The Justice Imperative: How Hyper-Incarceration Has Hijacked the American Dream
By Carissa Barstis
Incarceration policies in Connecticut need a major overhaul, a leading author told a New Haven audience in February.
Rev. Marilyn B. Kendrix, co-author of The Justice Imperative: How Hyper-Incarceration Has Hijacked the American Dream, said during the talk that the roughly $1 billion a year Connecticut spends on the Department of Corrections can be better allocated to programs to help reduce the prison population. Rev. Kendrix explained the “penalties and prohibitions” that exist well beyond a prison sentence:
“If there are no checkboxes asking about a felony on job applications, a criminal background check will get them fired within 3 weeks,” said Rev. Kendrix. Difficulty in procuring a job, food stamps, or federal student loans ensures that “the most rational thing to do is re-offend.” Additionally, as many as 75% of recidivism cases result from technical parole or probation violations that range anywhere from missing curfew to non-violent drug offenses.
The talk, which took place at Ives Main Library in New Haven on February 7, 2015, was a call for support of legislation that aims to reduce the prison population, such as Gov. Dannel Malloy’s “Second Chance Society.”*
Rev. Kendrix applauded Gov. Malloy’s legislative action, calling it a “good first step in dismantling the state of the incarceration system.” The desired outcomes The Justice Imperative would like to see take place include reducing the amount of prisoners in Connecticut by 50% and cutting recidivism rates by 30% within 5 years. Rev. Kendrix said these can be achieved by focusing on re-integration procedures and providing treatment as opposed to incarceration for those who commit non-violent crimes, and she stressed that the only way these changes can take place is through political action. “People must contact their legislators to let them know we support bills that intend to change our justice system for the better,” said Rev. Kendrix.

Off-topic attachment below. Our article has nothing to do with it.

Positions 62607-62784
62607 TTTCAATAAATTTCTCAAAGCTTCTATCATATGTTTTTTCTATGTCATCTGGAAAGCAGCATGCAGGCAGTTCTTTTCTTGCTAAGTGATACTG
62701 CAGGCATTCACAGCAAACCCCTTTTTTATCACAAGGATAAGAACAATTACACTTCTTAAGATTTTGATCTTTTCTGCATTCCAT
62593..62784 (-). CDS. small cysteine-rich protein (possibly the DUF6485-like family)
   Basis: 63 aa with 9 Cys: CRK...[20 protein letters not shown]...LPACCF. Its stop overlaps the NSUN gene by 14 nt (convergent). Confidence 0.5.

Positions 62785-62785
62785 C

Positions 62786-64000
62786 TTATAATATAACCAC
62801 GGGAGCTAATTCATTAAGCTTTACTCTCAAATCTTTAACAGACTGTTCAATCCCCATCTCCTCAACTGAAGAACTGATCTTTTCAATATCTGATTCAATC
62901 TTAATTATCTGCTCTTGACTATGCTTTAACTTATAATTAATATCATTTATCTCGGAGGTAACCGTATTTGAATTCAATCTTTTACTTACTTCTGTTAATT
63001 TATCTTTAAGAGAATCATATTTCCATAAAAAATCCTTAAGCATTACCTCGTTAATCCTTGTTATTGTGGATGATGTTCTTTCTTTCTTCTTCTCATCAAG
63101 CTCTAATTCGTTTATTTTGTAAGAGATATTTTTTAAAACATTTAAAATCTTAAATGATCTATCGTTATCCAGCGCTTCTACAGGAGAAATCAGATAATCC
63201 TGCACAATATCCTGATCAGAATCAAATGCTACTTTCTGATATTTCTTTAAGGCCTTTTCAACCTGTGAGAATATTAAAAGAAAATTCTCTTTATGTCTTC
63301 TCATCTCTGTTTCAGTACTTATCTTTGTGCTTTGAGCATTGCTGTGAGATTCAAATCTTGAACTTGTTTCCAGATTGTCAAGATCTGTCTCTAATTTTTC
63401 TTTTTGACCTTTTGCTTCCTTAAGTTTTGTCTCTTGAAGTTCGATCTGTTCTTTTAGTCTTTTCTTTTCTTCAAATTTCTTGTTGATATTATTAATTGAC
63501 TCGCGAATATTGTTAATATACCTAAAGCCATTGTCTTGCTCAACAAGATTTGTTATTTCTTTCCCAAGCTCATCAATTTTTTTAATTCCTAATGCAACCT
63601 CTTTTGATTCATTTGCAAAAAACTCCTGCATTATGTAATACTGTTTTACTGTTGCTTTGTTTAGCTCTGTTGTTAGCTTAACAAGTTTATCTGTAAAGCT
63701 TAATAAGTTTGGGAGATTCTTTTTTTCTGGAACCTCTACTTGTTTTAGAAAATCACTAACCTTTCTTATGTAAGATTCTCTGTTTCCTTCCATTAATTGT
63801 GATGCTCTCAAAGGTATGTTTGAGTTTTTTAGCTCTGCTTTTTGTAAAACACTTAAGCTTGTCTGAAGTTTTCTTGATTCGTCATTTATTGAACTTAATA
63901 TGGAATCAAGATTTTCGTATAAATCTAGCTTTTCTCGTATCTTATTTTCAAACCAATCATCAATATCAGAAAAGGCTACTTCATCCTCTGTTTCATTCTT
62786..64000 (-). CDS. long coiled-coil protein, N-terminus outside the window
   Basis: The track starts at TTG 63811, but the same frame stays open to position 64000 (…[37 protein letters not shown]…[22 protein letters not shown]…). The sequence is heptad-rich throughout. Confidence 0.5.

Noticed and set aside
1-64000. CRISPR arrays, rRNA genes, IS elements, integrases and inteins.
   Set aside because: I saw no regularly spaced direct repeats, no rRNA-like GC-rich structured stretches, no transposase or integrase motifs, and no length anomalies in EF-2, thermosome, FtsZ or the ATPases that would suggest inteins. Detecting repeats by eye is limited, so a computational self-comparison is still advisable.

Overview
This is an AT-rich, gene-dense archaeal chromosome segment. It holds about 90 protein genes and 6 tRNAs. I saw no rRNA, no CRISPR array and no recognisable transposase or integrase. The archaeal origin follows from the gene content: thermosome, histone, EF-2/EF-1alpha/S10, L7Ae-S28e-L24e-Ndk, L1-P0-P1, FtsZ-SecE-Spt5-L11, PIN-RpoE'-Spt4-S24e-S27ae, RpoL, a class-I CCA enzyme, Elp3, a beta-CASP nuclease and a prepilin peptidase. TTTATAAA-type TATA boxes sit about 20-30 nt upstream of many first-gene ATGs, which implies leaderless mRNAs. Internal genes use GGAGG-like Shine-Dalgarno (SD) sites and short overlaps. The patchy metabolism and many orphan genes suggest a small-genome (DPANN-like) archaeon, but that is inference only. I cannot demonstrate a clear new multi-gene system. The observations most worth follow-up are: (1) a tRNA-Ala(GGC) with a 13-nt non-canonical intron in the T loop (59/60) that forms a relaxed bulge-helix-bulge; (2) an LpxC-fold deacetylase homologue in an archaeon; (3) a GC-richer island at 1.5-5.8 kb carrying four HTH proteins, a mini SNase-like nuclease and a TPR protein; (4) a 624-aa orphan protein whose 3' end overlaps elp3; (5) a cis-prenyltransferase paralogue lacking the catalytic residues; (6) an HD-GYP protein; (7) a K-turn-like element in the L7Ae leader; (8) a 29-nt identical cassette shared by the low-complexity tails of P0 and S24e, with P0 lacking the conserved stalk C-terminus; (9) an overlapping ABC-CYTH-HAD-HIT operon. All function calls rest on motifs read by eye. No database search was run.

The audience, quiet through the presentation, became lively when Kendrix opened the floor to questions. The majority of those who chose to address Kendrix had questions about money. “Politics works through a love of money, not people,” one audience member remarked. Kendrix acknowledged that monetary motivation is often a part of it, but that “it is not a bad thing if it will make a change for the system.” Another in attendance suggested that the “system bent on the breakdown of poor and black families” is far too ingrained to fix now. Rev. Kendrix only responded that it will be a difficult thing to battle and repeated that change can happen if we “keep up our diligence.”
A particularly passionate audience member lauded what The Justice Imperative is trying to do but noted, “There aren’t enough organizations that are cohesive enough to have an impact.” He pointed out that a change in incarceration practices has to happen on a deeper level than calling legislators; there needs to be a perceptible shift in how Americans view people who are or have been incarcerated. He reiterated what another audience member said: “The entwining of politics and money is the biggest hurdle against a change in the justice system.”
The audience’s reaction showed a desire for change but a skepticism that this change can be done at such a large scope and in such a short period of time as The Justice Imperative is suggesting, but, as Rev. Kendrix said, spreading the knowledge is a “good step in the right direction.”